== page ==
Jun 02, 2021

EU intends to provide every citizen with a digital wallet

digitalwallet
Digitalpayments
EU
covid-19
2 min
The European Union (EU) is preparing to roll out digital wallets for every citizen in a bid to establish the post-COVID ‘new normal’ of everyday finance

Although no firm date has been set so far, the EU has scheduled the release of a detailed plan on 2 June 2021. 

The widespread provision of digital wallets is being pitched as a necessity in a post-COVID world that has rapidly accelerated towards online services. The wallet itself would integrate biometric security and function as an easy method of payment for bills, municipal services, etc.

Early reports have made it clear that the wallet is not intended to be compulsory, although adopters will gain a secure and flexible payment tool, as well as a deposit for official documents.

Unlocking the digital economy

These new plans are reportedly part of a review of the EU’s extant electronic identification and trust services (eIDAS) regulation framework. So far, this system has not achieved widespread adoption across the union (19 out of 27), and those that have lack interoperability with the others.

Nonetheless, the hope among officials is that the pandemic period has sufficiently increased peoples’ engagement with digital payments tech that the new rollout will be more successful. Thierry Breton, EU Commissioner of digital policy, stated, “The new digital ID will give every European the keys to their digital twin.”

The ‘digital twin’ concept is not new, however its implications could be revolutionary for business. Digital twins are essentially data-based approximations of people, places, or things that can function as a predictive model for how that entity will behave in the future.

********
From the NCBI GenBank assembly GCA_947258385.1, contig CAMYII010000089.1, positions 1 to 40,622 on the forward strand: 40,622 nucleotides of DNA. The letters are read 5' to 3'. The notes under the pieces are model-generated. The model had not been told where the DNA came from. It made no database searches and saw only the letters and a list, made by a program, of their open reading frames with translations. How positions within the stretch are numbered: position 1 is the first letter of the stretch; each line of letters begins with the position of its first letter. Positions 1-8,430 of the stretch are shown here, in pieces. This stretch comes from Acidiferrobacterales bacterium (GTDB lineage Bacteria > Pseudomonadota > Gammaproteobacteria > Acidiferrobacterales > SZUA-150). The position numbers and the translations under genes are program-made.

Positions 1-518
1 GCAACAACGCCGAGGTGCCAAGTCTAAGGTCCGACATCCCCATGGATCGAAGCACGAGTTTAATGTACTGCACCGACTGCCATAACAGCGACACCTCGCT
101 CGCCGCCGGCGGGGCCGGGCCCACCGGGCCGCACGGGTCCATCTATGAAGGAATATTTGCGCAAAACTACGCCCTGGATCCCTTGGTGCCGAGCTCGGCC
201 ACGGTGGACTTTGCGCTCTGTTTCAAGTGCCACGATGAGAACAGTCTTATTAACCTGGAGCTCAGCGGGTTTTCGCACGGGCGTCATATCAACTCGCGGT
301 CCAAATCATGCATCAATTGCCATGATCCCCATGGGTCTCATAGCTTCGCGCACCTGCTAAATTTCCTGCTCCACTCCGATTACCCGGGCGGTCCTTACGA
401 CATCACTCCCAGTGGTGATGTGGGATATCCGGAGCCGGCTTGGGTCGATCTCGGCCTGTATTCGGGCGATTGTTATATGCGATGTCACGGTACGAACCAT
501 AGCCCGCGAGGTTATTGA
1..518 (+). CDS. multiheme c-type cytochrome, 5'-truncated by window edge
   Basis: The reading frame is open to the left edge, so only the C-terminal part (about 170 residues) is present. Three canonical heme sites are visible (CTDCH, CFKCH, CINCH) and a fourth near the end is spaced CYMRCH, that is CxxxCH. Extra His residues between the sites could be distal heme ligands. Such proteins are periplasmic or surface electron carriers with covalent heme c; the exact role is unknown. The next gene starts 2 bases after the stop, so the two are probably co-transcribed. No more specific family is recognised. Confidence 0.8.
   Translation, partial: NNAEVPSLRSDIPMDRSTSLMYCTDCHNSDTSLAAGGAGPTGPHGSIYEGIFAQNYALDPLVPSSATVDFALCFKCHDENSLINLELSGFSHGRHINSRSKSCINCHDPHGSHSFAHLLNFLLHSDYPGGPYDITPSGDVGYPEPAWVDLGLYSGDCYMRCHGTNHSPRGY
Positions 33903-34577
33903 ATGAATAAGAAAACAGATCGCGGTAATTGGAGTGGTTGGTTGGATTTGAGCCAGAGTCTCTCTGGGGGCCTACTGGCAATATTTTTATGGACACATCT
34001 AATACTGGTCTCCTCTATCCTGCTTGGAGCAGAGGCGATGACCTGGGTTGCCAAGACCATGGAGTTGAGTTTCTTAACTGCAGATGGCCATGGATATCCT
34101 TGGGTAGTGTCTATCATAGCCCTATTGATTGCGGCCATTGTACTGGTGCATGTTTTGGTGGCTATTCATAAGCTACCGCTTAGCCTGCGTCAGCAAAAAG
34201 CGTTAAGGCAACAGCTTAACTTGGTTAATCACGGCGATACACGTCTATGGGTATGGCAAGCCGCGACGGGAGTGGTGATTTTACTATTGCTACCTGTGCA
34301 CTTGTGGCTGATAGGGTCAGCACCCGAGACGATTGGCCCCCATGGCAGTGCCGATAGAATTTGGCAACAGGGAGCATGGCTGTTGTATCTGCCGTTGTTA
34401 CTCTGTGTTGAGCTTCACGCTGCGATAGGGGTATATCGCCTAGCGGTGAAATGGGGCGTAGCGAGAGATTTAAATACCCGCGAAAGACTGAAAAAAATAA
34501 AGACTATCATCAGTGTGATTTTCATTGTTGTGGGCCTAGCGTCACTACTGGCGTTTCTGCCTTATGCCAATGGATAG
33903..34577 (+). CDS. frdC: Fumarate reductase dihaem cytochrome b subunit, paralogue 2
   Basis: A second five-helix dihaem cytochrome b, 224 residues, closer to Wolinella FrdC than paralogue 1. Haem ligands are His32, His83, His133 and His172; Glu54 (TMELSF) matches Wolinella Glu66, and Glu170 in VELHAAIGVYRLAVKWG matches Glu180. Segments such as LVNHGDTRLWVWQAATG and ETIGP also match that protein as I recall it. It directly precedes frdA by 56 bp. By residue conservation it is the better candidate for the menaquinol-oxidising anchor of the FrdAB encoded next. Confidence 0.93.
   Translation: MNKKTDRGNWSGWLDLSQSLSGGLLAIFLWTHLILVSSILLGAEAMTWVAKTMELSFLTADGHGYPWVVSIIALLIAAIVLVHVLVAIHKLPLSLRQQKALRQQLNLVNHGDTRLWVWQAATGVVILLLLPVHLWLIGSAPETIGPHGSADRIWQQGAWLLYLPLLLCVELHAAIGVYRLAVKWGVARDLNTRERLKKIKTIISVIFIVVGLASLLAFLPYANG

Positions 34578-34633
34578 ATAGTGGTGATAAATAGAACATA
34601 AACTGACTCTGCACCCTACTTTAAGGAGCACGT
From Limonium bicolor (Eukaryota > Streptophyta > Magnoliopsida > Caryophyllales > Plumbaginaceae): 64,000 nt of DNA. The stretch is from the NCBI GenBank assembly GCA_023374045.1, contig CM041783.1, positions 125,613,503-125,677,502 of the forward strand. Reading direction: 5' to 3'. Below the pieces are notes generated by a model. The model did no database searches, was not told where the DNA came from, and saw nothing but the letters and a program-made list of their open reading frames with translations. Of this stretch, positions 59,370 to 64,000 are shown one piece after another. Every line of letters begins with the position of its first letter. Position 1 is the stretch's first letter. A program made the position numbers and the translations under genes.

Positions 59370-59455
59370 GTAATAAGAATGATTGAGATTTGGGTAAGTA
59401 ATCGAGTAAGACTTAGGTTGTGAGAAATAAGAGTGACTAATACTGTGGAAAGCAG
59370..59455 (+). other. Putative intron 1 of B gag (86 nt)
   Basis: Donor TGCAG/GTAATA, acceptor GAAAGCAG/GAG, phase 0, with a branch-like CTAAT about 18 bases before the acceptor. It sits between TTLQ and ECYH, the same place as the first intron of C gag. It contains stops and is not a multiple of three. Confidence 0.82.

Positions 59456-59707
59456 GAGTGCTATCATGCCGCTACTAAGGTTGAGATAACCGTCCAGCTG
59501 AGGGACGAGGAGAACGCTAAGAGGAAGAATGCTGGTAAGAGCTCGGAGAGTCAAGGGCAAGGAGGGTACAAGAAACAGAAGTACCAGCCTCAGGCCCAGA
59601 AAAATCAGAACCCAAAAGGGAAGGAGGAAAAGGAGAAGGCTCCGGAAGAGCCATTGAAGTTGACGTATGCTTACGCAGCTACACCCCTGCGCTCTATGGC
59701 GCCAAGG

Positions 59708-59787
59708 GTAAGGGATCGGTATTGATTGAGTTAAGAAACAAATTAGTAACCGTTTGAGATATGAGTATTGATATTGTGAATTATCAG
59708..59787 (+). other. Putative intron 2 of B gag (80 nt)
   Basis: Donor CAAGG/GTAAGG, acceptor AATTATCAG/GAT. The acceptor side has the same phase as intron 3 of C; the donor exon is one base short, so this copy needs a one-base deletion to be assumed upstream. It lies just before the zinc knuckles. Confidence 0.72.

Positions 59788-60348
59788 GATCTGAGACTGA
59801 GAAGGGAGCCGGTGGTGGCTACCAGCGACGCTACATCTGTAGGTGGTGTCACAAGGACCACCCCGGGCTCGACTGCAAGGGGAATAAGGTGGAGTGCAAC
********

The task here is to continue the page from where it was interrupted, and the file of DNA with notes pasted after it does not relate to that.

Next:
HSBC makes payments global

Although the EU’s project concerns only the 27 nations within the union, HSBC recently announced a Global Wallet that promises to make international business banking much more seamless. 

Citing the specific challenges of currency fluctuations between the two points of exchange, which can often leave merchants short-changed, the bank counteracts this by fixing exchange rates prior to payment and then accelerating the transaction like a POS store purchase. As such, money can be transferred cross-border in only minutes.

“HSBC Global Wallet makes it just as easy for our customers to deal with a supplier or a client on the other side of the world as it is to deal with one on the other side of town,” said Diane S Reyes, HSBC’s Global Head of Liquidity and Cash Management.


Clearly, digital wallets are becoming a fast, easy, and cost-effective method for payment on both the national and international market. At a time when money is becoming digitalised at a rapid rate, the eventual rollout of an equivalent plan to the EU’s is not out of the question.

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